Anubis contains an almost briny element, reminiscent of fresh sweat upon the skin or the seawater that clings to us following a dip in the sea. The sea brings me back to mythology and the great paintings of classical tales. Manchester Art Gallery displays a melancholically erotic depiction of Sappho, poet of Ancient Greece, said to have ended her life by jumping off a sea cliff driven quite mad by her love of a ferryman. Some years ago I swam in icy, weed riddled waters off the West Coast of Scotland. Under a black sky spattered with the incandescent spectacle of the Milky Way, I was struck by the terror of unseen creeping hands of the seaweed and yet overcome by the almighty feeling of being consumed by vivid raw nature in a vast landscape. When I stand in front of Sappho I feel both the terror of the sea and the absolute elemental nature of feminine sensuality.
Charles-August Mengin - Sappho, 1877
We are indeed creatures of Mother Nature, affected at base level by the stuff of the earth. Living in the modern world we take our sensual pleasures in our homes, most often in bed. But our fantasies often take us outside where our visions of amourous embraces are acted out in the forests and mountains, the picnic with the sun baked and bonded skin, the hidden shelter of a canopy of trees in an electrical storm, the whiff of a man’s hair tainted by wood smoke. Were I not afraid of the chanting, rituals and terrible fashion, I’d without doubt become a Pagan priestess.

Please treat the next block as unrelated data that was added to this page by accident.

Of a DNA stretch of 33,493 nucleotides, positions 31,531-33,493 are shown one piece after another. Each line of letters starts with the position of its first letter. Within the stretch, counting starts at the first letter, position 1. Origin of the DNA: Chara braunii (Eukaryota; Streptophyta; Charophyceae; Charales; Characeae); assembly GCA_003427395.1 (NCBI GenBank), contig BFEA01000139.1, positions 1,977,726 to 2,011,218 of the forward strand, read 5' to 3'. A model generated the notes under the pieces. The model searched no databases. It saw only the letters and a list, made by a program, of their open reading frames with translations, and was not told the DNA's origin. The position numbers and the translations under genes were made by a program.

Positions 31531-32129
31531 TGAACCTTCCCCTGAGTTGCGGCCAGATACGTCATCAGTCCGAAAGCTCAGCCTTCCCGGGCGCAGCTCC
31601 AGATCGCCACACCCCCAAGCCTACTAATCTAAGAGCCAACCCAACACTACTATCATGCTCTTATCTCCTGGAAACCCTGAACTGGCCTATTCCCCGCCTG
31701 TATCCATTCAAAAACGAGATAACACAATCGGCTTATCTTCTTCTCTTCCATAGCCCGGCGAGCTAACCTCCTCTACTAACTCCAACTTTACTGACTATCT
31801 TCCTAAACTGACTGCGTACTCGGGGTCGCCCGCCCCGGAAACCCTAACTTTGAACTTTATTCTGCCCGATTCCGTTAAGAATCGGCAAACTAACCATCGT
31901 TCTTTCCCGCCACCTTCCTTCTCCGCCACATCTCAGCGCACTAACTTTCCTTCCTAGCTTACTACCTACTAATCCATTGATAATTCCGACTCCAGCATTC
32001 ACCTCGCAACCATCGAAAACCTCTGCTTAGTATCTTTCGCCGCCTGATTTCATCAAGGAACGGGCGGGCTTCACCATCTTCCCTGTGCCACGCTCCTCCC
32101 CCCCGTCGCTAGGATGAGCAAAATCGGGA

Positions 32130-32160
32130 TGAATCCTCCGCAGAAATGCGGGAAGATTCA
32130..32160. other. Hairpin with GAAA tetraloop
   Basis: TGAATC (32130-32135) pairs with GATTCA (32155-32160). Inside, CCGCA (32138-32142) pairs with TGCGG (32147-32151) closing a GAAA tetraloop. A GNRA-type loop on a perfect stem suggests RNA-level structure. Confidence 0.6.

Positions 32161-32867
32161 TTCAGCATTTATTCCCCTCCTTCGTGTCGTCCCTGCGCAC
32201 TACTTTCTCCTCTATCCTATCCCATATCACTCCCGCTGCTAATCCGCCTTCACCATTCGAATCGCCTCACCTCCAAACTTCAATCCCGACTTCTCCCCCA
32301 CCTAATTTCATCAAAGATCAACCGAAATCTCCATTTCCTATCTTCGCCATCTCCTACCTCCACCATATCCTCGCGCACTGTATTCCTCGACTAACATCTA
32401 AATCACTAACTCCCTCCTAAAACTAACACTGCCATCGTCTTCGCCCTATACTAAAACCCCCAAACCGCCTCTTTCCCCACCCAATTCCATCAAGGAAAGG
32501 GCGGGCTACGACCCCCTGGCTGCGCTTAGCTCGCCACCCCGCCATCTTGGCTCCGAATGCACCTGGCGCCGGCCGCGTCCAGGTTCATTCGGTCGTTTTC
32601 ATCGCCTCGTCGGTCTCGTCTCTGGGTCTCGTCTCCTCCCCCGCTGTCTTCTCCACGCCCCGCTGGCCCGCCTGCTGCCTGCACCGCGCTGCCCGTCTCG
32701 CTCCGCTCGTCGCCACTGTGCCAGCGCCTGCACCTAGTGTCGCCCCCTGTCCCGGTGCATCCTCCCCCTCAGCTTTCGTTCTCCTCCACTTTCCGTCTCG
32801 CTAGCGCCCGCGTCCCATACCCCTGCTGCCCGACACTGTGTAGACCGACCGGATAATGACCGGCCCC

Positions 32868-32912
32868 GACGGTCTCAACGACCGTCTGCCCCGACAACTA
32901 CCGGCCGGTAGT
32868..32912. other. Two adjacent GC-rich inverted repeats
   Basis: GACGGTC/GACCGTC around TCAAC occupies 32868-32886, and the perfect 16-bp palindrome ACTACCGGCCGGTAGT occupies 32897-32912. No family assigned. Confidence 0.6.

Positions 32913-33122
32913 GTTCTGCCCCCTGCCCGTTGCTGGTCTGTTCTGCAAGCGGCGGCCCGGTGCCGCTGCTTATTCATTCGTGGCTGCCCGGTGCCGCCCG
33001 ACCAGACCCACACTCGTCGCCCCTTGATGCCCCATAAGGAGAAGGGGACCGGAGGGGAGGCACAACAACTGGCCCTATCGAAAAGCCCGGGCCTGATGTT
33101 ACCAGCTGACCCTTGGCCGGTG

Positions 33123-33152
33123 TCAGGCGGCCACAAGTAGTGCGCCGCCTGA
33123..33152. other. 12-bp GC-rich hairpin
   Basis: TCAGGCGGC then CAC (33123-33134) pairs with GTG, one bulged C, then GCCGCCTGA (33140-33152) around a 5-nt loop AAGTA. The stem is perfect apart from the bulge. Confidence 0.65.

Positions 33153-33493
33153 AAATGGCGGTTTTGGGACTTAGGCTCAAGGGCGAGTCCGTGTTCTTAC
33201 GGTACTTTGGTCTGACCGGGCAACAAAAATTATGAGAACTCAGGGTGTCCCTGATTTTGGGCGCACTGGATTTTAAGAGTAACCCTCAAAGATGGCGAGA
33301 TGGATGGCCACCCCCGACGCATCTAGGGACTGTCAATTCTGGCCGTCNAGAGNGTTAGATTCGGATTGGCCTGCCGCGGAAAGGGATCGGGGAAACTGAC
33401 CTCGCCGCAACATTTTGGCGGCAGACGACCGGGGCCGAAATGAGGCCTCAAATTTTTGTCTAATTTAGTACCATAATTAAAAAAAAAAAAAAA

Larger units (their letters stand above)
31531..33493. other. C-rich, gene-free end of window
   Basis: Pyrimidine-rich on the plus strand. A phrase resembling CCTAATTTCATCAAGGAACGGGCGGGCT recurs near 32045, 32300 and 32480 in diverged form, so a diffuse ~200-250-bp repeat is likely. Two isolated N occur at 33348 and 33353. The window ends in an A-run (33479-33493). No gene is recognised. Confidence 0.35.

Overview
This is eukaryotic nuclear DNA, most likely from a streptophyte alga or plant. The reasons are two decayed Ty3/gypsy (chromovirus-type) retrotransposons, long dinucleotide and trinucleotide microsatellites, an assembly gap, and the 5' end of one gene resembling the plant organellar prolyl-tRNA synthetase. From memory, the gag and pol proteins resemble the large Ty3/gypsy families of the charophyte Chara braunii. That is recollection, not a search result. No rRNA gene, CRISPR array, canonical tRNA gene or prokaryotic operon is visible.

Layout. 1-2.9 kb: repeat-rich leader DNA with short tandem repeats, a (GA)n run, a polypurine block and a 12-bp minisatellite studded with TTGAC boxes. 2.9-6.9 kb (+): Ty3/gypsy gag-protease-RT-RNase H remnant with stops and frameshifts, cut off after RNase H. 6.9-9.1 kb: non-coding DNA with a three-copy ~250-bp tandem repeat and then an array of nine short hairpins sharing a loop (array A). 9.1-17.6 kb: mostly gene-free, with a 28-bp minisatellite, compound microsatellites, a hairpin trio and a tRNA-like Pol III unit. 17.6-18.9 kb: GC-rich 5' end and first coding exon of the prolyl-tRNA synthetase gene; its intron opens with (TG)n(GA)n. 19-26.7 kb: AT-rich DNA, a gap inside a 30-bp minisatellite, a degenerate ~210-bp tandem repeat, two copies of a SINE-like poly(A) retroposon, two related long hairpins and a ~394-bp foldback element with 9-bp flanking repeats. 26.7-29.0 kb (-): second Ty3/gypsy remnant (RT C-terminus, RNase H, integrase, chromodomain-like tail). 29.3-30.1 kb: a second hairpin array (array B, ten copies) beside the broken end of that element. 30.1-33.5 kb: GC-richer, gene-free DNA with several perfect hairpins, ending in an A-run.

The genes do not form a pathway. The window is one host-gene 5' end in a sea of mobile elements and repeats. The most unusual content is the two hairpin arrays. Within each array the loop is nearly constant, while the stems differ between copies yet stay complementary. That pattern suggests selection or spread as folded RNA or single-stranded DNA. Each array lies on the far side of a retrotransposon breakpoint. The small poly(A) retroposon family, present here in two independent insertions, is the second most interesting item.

Which leads me nicely back to Liz. Not that I’m suggesting that she is indeed a Pagan priestess, but she does live deep in the countryside surrounding by a gaggle of children, various pets and domesticated wildlife. It seems fitting that such an evocative perfume came from a nose with a profound love of rural life.
On Ormonde Woman and witchcraft
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Friday, 22 August 2014
This week I had the joy of spending some time with fume retailer Peter Murray at Pulse Of Perfumery, an independent scent shop in Knutsford. For my International readers I must explain that Britain is sadly lacking in independent scent shops, having just a small handful outside of London and (I think) only three very much spread out over the North of England.
Knutsford is a great example of ‘ye olde England’, a teeny historic town in the heart of Cheshire, dripping with wealth, yummie mummies and day trippers. An ideal spot to launch a shop that sells luxury items. This seams to be a commonality as the other two are in Lytham St Annes and York, both towns of a similar nature.
Pulse Of Perfumery has been a great success, launched during Britain’s financial recession, it could have easily been boarded up six months into it’s life. A quirky shop in a small town is a dangerous investment these days. There are several reasons why I think it thrived.
Firstly, range. The lines are a mix of the classic (such as Chanel, Acqua di Parma, Hermes), the contemporary designers (Tom Ford, Jimmy Choo, Narciso Rodrigues and the like) and Niche (Bois 1920, Serge Lutens, Lubin, Grossmith and Atkinsons). Breadth has allowed for a wide spectrum of tastes and aspirations to be catered for.
I arrived purposefully early to get some time with Peter before the lunchtime rush. With just a few early morning customers, I had the opportunity to eavesdrop on some sales. The first was what could only be described as a ‘hit and run’. As we were chatting over some smelling strips, a lady hurried in, muttering the words Chanel No. 5. Nothing else, no hello and certainly no stolen glances at the marvellous wares on display. Peter wrapped, bagged and swiped at record speed and the woman was gone. The entire purchase took about 60 seconds. I’ve never seen a bigger contrast in shopping style to my own, I can only imagine she was parked on double yellow lines.